Need some help with incrementing, waiting for an input, then decrementing...

Hi!
I’m trying to recreate an Edison’s cradle (刈谷康時 Yasutoki Kariya - Asobi | 武蔵野美術大学 Musashino Art University - YouTube) and I need some help with coding…

I need the LEDs to light up in one direction, activate a solenoid, wait for a push on the same solenoid, then light up in the other direction and do the same with the other solenoid.

I’m working with a shift register (HC595) and my code is below. I can get the LEDs to light up in one direction, but not in the other. Also, as I have never worked with a solenoid and don’t have one handy right now, I’d love some help with the coding for that too.

/*

https://programmingelectronics.com/tutorial-12-for-loop-iteration/
https://www.arduino.cc/reference/en/language/structure/control-structure/for/
https://www.arduino.cc/reference/en/language/structure/compound-operators/increment/

*/

int latchPin = 5;
int clockPin = 6;
int dataPin = 4;
byte LEDs = 0;

void setup()
{
pinMode(latchPin, OUTPUT);
pinMode(dataPin, OUTPUT);
pinMode(clockPin, OUTPUT);
}

void loop()
{
LEDs = 0;
updateShiftRegister();
delay(50);
for (int i = 0; i < 8; i++)
{
bitSet(LEDs, i);
updateShiftRegister();
delay(50);
}
}

void updateShiftRegister()
{
digitalWrite(latchPin, LOW);
shiftOut(dataPin, clockPin, LSBFIRST, LEDs);
digitalWrite(latchPin, HIGH);
}

Thanks in advance!

Edison_s_Cradle_-_Anu.ino (1007 Bytes)

AnuragKS:
I need the LEDs to light up in one direction, activate a solenoid, wait for a push on the same solenoid,

Are you sure "solenoid" is the correct word?

Solenoids are electromagnet devices that cause a push (or pull) when their coil is energized. Your description suggests that you have a momentary switch that something pushes against.

...R

Where is your attempt to light the LEDs up in the other direction? You just need another loop that starts with 7 and ends with 0, decrementing the index by one in the loop.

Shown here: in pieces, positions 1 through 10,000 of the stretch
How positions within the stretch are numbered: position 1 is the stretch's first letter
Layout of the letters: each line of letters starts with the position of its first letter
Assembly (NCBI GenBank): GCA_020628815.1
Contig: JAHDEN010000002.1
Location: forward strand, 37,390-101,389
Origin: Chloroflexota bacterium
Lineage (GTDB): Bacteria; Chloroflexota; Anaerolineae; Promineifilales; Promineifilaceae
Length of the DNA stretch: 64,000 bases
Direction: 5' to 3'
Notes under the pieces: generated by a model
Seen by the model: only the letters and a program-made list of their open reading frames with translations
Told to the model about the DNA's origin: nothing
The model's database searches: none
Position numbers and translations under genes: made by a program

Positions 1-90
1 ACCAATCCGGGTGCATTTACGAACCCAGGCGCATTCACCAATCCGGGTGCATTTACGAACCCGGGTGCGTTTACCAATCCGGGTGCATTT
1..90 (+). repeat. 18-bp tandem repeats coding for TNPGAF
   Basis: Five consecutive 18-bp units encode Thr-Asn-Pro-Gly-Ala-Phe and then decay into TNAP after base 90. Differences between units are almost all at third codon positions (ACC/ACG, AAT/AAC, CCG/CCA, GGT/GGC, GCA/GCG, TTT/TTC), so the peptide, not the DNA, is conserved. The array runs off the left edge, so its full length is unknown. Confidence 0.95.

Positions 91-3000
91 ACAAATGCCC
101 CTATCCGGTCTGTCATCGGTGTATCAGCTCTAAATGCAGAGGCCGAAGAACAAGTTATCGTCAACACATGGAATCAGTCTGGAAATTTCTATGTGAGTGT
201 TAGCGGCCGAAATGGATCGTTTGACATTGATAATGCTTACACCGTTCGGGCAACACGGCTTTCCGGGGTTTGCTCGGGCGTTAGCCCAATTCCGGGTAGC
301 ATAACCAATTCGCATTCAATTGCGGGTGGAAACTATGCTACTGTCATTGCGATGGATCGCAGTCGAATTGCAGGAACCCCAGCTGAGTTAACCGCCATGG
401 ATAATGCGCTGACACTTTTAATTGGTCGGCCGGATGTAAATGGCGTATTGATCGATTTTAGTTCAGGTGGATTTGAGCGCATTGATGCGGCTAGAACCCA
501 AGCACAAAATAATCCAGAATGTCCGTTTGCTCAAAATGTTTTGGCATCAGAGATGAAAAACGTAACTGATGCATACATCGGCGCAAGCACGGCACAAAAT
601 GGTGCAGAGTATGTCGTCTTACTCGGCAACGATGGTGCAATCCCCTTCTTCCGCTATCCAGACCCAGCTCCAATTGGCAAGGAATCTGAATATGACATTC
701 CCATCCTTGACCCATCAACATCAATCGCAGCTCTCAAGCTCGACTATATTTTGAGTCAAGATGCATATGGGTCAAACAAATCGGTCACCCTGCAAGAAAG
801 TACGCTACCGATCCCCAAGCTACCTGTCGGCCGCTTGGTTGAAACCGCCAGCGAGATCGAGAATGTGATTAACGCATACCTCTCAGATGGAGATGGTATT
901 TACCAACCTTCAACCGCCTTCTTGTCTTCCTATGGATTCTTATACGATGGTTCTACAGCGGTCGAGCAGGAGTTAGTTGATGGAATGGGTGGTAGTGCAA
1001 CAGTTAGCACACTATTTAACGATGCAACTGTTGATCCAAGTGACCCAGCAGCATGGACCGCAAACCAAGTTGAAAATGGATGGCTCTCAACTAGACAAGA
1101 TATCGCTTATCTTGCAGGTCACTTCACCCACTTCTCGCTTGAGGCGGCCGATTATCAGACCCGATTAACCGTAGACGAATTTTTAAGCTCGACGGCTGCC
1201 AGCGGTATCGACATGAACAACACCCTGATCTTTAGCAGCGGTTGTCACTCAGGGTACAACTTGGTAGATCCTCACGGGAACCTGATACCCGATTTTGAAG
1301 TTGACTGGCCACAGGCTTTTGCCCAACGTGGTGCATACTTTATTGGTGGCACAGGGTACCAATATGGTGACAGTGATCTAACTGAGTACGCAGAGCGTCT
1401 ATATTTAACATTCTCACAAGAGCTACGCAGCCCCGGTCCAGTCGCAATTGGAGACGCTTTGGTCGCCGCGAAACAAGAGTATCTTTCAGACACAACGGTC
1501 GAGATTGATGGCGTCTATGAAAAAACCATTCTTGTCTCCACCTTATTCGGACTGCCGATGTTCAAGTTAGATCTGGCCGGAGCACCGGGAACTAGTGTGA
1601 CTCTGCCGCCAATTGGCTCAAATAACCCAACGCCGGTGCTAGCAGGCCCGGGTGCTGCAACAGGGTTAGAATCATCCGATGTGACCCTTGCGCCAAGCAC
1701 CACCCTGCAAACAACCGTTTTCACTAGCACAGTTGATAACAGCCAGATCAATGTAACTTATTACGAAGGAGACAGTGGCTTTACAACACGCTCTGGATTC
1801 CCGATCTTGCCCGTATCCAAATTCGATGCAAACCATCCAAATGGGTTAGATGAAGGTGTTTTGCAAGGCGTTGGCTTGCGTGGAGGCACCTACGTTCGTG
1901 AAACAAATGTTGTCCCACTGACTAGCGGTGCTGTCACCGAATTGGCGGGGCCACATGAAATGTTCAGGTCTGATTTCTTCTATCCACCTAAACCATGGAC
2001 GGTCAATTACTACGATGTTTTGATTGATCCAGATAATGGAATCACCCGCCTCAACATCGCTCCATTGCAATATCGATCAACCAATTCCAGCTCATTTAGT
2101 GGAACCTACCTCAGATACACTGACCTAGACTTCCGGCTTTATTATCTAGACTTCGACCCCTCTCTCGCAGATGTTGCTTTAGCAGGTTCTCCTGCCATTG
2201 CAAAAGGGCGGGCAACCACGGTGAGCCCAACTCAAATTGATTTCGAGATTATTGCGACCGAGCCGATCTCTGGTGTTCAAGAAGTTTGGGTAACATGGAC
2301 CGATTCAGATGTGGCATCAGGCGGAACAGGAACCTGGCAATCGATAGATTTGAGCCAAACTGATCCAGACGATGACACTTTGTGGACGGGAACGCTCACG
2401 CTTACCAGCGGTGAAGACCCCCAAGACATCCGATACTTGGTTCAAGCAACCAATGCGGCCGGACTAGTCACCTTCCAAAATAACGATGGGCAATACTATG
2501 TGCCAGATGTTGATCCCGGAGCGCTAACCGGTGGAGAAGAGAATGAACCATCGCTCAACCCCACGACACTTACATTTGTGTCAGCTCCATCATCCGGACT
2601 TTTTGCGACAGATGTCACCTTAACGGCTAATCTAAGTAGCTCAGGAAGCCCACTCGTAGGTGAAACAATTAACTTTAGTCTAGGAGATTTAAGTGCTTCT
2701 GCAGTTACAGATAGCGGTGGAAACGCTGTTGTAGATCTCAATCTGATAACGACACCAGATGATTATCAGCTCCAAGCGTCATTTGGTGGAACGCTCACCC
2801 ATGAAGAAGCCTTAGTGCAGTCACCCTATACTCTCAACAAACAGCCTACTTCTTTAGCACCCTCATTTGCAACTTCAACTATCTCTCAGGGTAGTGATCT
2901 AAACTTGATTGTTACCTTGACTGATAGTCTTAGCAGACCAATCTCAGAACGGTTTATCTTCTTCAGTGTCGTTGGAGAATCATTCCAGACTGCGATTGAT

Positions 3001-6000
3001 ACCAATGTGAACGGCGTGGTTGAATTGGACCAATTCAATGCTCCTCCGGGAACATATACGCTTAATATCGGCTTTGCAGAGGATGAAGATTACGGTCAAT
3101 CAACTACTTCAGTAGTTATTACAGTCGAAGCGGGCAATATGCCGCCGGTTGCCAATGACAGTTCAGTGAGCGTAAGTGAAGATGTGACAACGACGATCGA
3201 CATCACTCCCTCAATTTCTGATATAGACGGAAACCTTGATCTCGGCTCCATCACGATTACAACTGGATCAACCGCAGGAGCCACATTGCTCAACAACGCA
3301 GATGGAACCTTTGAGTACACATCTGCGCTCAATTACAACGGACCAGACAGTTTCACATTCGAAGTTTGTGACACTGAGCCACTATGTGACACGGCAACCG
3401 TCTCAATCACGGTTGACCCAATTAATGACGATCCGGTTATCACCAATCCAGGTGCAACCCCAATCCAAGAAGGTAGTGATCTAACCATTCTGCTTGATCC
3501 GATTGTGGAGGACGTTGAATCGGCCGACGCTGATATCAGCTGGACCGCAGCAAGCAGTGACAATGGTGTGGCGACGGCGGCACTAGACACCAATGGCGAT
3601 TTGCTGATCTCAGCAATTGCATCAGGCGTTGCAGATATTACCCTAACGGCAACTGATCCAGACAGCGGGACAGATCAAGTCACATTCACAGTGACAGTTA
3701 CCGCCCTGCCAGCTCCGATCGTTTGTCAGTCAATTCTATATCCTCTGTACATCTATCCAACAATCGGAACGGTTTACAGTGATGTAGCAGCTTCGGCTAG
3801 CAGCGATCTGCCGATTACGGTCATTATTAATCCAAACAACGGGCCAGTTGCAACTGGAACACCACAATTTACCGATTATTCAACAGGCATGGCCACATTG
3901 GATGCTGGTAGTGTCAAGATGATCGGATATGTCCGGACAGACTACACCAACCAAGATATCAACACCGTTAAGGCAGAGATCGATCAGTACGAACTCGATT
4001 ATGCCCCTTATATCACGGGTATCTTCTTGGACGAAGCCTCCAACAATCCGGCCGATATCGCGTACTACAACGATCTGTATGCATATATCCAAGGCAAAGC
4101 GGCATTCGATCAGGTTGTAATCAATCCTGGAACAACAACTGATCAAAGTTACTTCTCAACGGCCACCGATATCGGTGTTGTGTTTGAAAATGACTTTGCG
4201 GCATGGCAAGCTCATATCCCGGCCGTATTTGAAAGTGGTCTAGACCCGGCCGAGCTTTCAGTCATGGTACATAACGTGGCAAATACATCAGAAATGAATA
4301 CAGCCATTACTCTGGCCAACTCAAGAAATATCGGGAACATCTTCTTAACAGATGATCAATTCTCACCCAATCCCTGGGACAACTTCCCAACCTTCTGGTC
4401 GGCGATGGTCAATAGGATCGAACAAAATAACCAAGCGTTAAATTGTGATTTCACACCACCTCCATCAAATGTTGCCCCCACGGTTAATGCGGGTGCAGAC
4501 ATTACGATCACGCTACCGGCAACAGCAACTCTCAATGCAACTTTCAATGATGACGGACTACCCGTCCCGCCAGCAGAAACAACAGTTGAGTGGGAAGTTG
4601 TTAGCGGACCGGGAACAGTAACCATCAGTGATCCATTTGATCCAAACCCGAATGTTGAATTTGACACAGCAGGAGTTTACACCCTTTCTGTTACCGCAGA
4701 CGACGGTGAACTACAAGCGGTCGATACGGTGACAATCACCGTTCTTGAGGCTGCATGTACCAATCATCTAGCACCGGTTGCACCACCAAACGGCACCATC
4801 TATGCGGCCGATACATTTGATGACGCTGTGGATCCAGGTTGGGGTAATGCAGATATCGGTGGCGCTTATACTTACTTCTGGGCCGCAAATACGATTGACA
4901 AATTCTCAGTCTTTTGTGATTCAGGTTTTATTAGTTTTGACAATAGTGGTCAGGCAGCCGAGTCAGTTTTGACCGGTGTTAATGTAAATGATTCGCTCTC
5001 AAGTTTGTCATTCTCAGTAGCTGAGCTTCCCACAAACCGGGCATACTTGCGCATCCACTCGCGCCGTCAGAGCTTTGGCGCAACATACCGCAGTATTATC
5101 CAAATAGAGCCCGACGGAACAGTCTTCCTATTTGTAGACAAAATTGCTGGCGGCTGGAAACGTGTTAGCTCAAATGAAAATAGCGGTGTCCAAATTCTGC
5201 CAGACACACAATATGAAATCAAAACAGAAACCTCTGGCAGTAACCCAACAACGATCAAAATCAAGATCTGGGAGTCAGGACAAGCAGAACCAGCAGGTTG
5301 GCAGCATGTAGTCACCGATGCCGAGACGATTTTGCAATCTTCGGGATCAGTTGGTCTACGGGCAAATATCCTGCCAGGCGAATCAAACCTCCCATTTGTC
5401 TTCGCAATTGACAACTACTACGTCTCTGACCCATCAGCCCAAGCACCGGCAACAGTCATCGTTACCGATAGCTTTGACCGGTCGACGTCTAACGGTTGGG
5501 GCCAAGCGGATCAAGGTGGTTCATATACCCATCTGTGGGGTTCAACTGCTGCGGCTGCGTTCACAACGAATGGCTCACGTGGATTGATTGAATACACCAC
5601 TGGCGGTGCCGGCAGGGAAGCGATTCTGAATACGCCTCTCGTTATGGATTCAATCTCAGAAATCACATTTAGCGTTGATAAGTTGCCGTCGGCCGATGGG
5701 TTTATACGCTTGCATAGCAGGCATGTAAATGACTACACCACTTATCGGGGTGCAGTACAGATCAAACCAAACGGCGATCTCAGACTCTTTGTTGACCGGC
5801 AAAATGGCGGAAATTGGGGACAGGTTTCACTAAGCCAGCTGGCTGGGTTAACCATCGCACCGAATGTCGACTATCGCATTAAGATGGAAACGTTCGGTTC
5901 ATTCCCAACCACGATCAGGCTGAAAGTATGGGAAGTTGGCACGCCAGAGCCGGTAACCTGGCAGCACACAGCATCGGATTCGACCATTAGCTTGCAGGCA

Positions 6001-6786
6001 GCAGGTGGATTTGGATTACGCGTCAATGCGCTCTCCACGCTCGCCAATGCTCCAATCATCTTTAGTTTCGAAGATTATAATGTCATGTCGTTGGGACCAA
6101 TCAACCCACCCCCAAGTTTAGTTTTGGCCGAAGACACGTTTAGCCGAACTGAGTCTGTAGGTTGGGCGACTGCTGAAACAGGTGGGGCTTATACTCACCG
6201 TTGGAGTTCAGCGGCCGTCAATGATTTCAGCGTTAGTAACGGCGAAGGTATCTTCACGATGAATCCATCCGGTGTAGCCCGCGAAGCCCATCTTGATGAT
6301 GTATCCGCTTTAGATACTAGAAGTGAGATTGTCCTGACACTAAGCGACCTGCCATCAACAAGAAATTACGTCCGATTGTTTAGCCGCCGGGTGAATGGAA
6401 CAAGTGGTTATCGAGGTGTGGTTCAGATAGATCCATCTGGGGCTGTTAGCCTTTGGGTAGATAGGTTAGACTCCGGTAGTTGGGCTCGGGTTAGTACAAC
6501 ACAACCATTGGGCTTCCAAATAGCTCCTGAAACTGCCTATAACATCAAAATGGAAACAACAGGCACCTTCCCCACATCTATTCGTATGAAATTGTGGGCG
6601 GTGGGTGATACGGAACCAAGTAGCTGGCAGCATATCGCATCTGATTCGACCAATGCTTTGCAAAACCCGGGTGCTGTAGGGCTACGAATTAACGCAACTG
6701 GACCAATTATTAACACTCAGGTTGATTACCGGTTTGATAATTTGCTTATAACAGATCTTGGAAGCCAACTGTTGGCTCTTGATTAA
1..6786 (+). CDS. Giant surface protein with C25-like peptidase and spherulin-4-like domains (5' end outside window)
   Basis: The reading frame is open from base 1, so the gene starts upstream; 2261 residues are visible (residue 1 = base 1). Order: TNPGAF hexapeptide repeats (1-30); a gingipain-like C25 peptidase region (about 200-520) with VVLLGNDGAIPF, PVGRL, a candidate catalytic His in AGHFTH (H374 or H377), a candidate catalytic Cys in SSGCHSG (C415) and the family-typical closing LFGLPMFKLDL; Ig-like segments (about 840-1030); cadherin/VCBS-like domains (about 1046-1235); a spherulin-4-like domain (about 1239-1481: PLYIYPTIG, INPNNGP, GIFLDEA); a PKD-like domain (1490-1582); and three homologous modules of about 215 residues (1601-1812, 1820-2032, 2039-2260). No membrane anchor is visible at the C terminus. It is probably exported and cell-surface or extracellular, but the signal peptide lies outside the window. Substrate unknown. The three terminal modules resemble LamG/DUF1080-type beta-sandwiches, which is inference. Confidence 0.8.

What kind of input does the solenoid need? Do you just need to turn the solenoid on, or do you need to PWM it? How IS it connected to the Arduino? There should be a motor controller or circuit between it and the Arduino, since the Arduino almost certainly can not provide the required current.

 for (int i = 0; i < 8; i++)

What do you think might happen if the for loop counted from 7 to 0 instead of 0 to 7 ?

wait for a push on the same solenoid,

You don’t normally push solenoids

Add Serial.begin() to your setup() and print the values you are sending to the shift register like this:

    bitSet(LEDs, i);
    Serial.println(LEDs, BIN);

You should see the same pattern over and over in the serial monitor, this explains why the LEDs keep lighting in the same pattern.

The bits should be turned on in opposite directions in each pass of loop(). Writing out the bit operations instead of using bitSet() might seem more complicated at first but if you trace through the code I think it looks obvious what is going on.

int latchPin = 5;
int clockPin = 6;
int dataPin = 4;
byte LEDs = 0;

bool rightToLeft = true;    // true => bits are moving from LSB to MSB

void setup()
{
  pinMode(latchPin, OUTPUT);
  pinMode(dataPin, OUTPUT);
  pinMode(clockPin, OUTPUT);
  Serial.begin(9600);

}

void loop()
{
  LEDs = 0;
  updateShiftRegister();
  delay(50);
  for (int i = 0; i < 8; i++)
  {
    // turn on next bit to the right or left
    LEDs |= (rightToLeft) ? 1 << i : 0b10000000>>i;
    Serial.println(LEDs, BIN);
    updateShiftRegister();
    delay(50);